Apelin modulates vascular tone in vivo, causing a reduction in blood pressure when infused into rats [8,15,24,38-39,49,54,65] and vasodilation of resistance vessels when infused into the human forearm [26], both responses mediated primarily by nitric oxide. In vitro, apelin causes vasodilation of human splanchnic artery, largely via a nitric oxide-dependent mechanism [58]. Apelin also causes vasoconstriction of human saphenous vein [30] and mammary artery [42] in vitro by a direct action on vascular smooth muscle. These data support a role for the apelin system in modulation of vascular tone, where apelin released from endothelial cells would act on apelin receptors on the endothelium to cause vasodilation or on underlying smooth muscle cells to cause vasoconstriction. Apelin also modulates cardiac function. Apelin peptides have positive inotropic effects in rats [2,4,27] and mice [1] in vivo. In vitro studies have demonstrated that apelins are potent positive inotropic agents by a direct action on cardiac tissue in rat [12,17,61] and human [42]. It is noteworthy that apelins are the most potent endogenous inotropic agents yet reported in isolated cardiac tissue, with EC50 values of 40 to 125 pM in human tissue [42] and 33 pM in rat tissue [61]. In addition, apelin is a potent angiogenic factor [10,29] and mitogen of endothelial cells [29,45] and vascular smooth muscle cells [40]. Mice lacking the apelin gene show retardation of retinal vascular development [28] and narrow blood vessels in intersomitic vessels during embryogenesis [33], whereas APLNR(−/−) mice have cardiac developmental defects [7]. It has recently been shown that apelin acts downstream of Cripto (official gene name tdgf-1) to specify murine embryonic stem cells toward the cardiac lineage [11].

The colocalization of apelin and its receptor with vasopressin in magnocellular neurons of the SON and PVN of the hypothalamus triggered investigation of their role in fluid homeostasis. Apelin, given to mice by intracerebroventricular injection, inhibits vasopressin neuron activity and vasopressin release, decreasing plasma vasopressin concentration and increasing diuresis [14]. Dehydration increases apelin [55] and apelin receptor [50] expression and decreases vasopressin expression in rat magnocellular neurons [55]. In addition to its central effects, apelin has direct actions on the microvasculature of the kidney [23]. APLNR(−/−) mice have abnormal fluid homeostasis and altered responses to osmotic stress [56-57]. Osmotic stimuli have been show to exert opposing effects on plasma apelin and vasopressin in man; increased plasma osmolality increases plasma vasopressin and decreases plasma apelin, and vice versa [3].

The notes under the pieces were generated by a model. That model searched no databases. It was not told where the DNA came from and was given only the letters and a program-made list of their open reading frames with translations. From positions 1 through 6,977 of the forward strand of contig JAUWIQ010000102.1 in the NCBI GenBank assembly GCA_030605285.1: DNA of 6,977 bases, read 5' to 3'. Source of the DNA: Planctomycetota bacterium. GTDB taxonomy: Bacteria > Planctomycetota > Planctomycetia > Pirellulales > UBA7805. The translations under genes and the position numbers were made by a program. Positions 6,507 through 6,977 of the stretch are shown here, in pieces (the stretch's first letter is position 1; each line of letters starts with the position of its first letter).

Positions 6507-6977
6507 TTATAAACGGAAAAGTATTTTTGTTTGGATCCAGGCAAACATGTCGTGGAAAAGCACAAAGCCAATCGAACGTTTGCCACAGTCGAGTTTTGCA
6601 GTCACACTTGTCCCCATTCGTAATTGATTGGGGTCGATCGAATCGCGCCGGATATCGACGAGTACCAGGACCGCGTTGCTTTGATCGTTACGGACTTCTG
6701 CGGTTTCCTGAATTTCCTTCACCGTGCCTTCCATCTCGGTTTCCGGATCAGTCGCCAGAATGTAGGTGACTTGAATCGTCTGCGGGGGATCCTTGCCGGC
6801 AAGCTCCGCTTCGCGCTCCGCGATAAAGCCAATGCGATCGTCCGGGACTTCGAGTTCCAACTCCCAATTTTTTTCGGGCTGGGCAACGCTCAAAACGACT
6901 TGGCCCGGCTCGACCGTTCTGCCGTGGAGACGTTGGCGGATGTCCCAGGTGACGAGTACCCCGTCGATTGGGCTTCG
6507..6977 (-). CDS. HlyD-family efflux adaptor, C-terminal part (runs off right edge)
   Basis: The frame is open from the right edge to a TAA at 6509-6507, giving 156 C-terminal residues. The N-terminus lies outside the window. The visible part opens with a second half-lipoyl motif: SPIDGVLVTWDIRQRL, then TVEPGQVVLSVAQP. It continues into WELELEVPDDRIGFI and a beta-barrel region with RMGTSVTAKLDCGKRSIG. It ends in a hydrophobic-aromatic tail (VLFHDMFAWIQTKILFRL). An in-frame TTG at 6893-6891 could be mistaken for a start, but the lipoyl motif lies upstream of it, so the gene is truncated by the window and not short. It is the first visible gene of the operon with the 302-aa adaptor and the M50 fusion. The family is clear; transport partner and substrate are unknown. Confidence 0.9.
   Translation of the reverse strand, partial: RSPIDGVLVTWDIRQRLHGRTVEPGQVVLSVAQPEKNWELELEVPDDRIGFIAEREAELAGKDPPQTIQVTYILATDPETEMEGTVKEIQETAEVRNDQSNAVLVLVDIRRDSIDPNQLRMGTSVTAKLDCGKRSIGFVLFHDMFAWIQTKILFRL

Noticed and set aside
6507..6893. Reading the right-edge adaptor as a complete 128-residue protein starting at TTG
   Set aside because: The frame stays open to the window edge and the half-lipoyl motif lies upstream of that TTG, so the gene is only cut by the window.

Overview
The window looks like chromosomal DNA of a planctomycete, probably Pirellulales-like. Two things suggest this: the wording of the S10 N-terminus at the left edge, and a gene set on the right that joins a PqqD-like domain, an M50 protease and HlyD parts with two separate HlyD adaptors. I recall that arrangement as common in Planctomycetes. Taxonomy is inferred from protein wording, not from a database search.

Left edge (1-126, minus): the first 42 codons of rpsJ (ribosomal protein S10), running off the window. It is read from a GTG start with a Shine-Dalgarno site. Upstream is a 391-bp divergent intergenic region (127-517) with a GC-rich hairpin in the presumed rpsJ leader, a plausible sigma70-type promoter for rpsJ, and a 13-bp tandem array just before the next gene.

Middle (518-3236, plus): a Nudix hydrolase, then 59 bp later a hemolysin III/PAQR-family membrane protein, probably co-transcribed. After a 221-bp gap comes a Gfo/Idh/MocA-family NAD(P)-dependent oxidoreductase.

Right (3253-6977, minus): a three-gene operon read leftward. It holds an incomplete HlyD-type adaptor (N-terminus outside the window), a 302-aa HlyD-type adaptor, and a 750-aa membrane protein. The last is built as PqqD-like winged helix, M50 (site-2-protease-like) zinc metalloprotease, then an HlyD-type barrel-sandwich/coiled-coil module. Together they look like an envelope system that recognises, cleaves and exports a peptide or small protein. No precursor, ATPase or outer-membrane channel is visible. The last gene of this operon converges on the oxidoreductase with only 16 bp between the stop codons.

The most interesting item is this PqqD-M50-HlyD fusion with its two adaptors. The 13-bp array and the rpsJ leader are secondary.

Apelin is expressed and released by cultured adipocytes, identifying it as a novel adipokine [5], and adipose tissue is a possible source of plasma apelin. Apelin expression in adipose tissue is regulated by factors such as fasting and refeeding [5], insulin [5,69], hypoxia [18,37], growth hormone [36], tumor necrosis factor α [13], and peroxisome proliferator-activated receptor γ coactivator 1α [46]. Whereas insulin stimulates adipose apelin expression [5,69], apelin inhibits insulin secretion [62], presenting an interesting interaction between the two systems. There is evidence for a role for apelin regulation of adiposity, peripherally administered apelin causing no change in food intake [21,59] but decreasing adiposity, possibly by up-regulating uncoupling proteins and increasing energy expenditure [21]. However, investigation of the role of central apelin on food intake and body weight has yielded disparate results [52,59,63,66]. Apelin may also be involved in vascularization of adipose tissue [37].

APJ has further been reported to be a co-receptor for the infection of CD4-positive cells with subtypes of human immunodeficiency virus in the central nervous system. Another interesting action of apelin peptides is their ability to effectively inhibit HIV infection by blocking the HIV co-receptor APJ, with apelin-36 being the most potent anti-infective form of apelin [6,16,71].

Further information is available from the Pharmacological Review [53] by the International Union of Basic and Clinical Pharmacology. LXXIV. Apelin receptor nomenclature, distribution, pharmacology, and function.


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To cite this family introduction, please use the following:

Anthony P. Davenport, Matthias Kleinz, Tom Lloyd Williams, Robyn Macrae, Janet J. Maguire, Duuamene Nyimanu, Peiran Yang.
Apelin receptor, introduction. Last modified on 01/02/2018. Accessed on 18/09/2019. IUPHAR/BPS Guide to PHARMACOLOGY, http://www.guidetopharmacology.org/GRAC/FamilyIntroductionForward?familyId=7.